BACKGROUND TO CONSCIOUSNESS REFRAMED
THE ARCHITECTURE OF CYBERCEPTION
Post-biological technologies enable us to become directly involved in
our own transformation, and are bringing about a qualitative change in
our being. The emergent faculty of cyberception, our artificially
enhanced interactions of perception and cognition, involves the
transpersonal technology of global networks and cybermedia. We are
learning to see afresh the processes of emergence in nature, the
planetary media-flow, while at the same time re-thinking possibilities
for the architecture of new worlds. Cyberception not only implies a new
body and a new consciousness but a redefinition of how we might live
together in the interspace between the virtual and the real.
Western architecture shows too much concern with surface and structures
- an arrogant "edificiality" - and is too little aware of the human need
for transformative systems. There is no biology of building. A "grow
bag" culture is required in which seeding replaces designing, and where
architecture finds its guiding metaphors in microsystems and
horticulture rather than in monumentality and warfare. Architecture has
no response to the realities of cyborg living, or the distributed self,
or to the ecology of digital interfaces and network nodes. Cities must
become the matrix of new forms of consciousness and of the rhythms and
realisations of post-biological life.
Not only are we changing radically, body and mind, but we are becoming
actively involved in our own transformation. And it's not just a matter
of the prosthetics of implant organs, add-on limbs or surgical face
fixing, however necessary and beneficial such technology of the body may
be. It's a matter of consciousness.
We are acquiring new faculties and new understanding of human presence.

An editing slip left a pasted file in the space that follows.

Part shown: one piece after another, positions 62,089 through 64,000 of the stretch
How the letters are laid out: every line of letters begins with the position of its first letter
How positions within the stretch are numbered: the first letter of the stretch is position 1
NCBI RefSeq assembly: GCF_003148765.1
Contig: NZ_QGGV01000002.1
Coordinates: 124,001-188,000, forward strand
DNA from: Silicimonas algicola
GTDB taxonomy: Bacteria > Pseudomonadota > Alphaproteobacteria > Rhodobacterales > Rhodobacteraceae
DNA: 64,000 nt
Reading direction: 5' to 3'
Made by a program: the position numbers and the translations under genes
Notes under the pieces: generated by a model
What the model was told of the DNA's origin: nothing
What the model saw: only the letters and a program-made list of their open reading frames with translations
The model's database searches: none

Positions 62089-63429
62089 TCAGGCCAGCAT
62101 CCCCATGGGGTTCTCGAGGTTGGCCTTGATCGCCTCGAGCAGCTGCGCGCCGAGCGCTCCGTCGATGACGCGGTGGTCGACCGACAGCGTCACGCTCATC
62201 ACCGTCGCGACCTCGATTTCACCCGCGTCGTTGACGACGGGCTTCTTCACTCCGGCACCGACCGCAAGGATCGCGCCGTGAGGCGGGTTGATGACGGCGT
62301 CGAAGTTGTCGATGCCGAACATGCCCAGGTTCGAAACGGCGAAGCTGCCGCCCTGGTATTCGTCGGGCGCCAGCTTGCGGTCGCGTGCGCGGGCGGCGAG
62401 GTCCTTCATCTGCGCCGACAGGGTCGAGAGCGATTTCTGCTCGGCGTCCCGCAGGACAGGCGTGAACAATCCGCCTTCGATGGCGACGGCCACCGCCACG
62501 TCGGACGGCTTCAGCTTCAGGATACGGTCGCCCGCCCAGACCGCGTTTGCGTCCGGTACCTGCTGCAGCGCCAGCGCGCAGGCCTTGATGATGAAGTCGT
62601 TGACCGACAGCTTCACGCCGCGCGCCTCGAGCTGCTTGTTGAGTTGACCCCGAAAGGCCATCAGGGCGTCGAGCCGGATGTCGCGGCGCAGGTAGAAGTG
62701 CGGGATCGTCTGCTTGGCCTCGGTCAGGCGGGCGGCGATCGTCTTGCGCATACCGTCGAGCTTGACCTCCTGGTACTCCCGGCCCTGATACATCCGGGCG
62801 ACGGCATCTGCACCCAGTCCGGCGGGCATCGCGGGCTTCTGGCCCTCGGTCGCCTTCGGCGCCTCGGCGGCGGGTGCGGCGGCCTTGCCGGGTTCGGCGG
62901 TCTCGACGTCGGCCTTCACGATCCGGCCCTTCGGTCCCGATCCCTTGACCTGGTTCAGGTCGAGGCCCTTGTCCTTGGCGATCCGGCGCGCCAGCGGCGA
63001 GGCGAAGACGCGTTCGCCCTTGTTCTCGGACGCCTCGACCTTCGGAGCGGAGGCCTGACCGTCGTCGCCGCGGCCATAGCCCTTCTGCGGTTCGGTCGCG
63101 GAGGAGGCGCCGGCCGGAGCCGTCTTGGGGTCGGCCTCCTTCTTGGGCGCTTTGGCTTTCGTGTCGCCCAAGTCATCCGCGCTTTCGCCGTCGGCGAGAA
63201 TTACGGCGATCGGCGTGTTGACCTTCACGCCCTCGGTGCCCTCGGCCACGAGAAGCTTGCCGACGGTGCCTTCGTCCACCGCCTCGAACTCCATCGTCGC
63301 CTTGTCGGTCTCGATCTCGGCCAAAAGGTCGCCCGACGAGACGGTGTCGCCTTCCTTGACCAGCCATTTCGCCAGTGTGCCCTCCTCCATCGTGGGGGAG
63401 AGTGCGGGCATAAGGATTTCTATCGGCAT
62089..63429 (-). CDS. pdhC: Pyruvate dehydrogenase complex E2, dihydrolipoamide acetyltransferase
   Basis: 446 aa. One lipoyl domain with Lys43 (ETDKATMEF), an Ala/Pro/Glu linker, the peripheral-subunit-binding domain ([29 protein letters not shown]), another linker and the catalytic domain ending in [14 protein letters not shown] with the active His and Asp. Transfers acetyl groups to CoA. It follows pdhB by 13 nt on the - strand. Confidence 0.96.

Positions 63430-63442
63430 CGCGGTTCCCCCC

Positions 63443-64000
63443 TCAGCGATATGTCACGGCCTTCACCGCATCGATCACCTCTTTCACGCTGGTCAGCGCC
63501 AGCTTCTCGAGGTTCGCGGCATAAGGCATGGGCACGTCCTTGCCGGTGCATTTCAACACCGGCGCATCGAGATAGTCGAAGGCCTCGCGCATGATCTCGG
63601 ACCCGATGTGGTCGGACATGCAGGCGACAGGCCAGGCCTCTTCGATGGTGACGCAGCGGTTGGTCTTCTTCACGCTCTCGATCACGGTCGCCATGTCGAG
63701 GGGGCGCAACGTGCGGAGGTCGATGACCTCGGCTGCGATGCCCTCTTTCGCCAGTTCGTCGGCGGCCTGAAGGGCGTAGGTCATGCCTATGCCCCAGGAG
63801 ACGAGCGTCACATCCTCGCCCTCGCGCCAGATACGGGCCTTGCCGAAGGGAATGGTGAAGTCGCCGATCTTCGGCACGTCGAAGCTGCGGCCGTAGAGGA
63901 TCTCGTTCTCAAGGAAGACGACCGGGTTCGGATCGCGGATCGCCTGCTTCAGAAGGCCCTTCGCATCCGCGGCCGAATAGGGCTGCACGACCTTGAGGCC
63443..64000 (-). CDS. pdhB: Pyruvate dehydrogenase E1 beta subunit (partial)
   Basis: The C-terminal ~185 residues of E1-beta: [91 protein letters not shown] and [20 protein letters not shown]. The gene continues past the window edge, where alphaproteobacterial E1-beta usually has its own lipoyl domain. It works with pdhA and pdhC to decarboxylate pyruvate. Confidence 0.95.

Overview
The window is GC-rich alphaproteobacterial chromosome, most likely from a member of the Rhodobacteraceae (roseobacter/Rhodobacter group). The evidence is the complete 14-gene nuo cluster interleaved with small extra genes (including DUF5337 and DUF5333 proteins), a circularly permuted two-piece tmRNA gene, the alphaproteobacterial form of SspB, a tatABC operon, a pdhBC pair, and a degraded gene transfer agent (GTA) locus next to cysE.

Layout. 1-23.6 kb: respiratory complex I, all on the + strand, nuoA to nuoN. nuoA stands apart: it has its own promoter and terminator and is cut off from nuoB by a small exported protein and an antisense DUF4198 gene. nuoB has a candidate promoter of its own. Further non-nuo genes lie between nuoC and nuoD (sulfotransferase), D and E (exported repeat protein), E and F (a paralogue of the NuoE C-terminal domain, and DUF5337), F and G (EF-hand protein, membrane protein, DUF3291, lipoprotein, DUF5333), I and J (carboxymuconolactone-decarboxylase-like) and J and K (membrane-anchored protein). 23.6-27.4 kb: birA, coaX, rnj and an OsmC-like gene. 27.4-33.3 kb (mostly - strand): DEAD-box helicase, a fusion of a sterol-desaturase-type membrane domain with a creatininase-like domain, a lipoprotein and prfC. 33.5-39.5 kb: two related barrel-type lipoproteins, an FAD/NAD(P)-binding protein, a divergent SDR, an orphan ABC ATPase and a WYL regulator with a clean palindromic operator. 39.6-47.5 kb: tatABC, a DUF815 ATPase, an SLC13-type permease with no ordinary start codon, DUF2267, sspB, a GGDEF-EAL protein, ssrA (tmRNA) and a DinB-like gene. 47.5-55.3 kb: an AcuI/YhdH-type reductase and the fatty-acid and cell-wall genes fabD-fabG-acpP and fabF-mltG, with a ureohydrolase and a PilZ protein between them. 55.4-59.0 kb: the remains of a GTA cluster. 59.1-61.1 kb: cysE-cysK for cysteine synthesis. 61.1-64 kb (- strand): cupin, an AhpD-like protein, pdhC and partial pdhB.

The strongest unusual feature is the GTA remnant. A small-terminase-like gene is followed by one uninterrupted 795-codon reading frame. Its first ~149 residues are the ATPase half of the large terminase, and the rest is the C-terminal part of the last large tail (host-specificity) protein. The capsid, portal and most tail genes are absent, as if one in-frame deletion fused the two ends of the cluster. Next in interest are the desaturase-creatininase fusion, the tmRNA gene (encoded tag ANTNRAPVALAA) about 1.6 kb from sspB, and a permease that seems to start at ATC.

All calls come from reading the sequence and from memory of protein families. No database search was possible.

To inhabit both the real and virtual worlds at one and the same time,
and to be both here and potentially everywhere else at the same time is
giving us a new sense of self, new ways of thinking and perceiving which
extend what we have believed to be our natural, genetic capabilities. In
fact the old debate about artificial and natural is no longer relevant.
We are only interested in what can be made of ourselves, not what made
us. As for the sanctity of the individual, well we are now each of us
made up of many individuals, a set of selves. Actually the sense of the
individual is giving way to the sense of the interface. Our
consciousness allows us the fuzzy edge on identity, hovering between
inside and outside every kind of definition of what it is to be a human
being that we might come up with. We are all interface. We are
computer-mediated and computer-enhanced. These new ways of
conceptualising and perceiving reality involve more than simply some
sort of quantitative change in how we see, think and act in the world.
They constitute a qualitative change in our being, a whole new faculty,
the post-biological faculty of "cyberception".
Cyberception involves a convergence of conceptual and perceptual
processes in which the connectivity of telematic networks plays a
formative role. […]
Cyberception heightens transpersonal experience and is the defining
behavior of a transpersonal art. Cyberception involves transpersonal
technology, the technology of communicating, sharing, collaborating, the
technology which enables us to transform our selves, transfer our
thoughts and transcend the limitations of our bodies. Transpersonal
experience gives us insight into the interconnectedness of all things,
the permeability and instability of boundaries, the lack of distinction
between part and whole, foreground and background, context and content.
Transpersonal technology is the technology of networks, hypermedia,
The effect of cyberception on art practice is to throw off the
hermeneutic harness, the overarching concern with representation and
self expression, and to celebrate a creativity of distributed
consciousness (mind-at-large), global connectivity and radical
constructivism. Art now is less concerned with appearance and surface,
and more concerned with apparition, with the coming-into-being of
identity and meaning.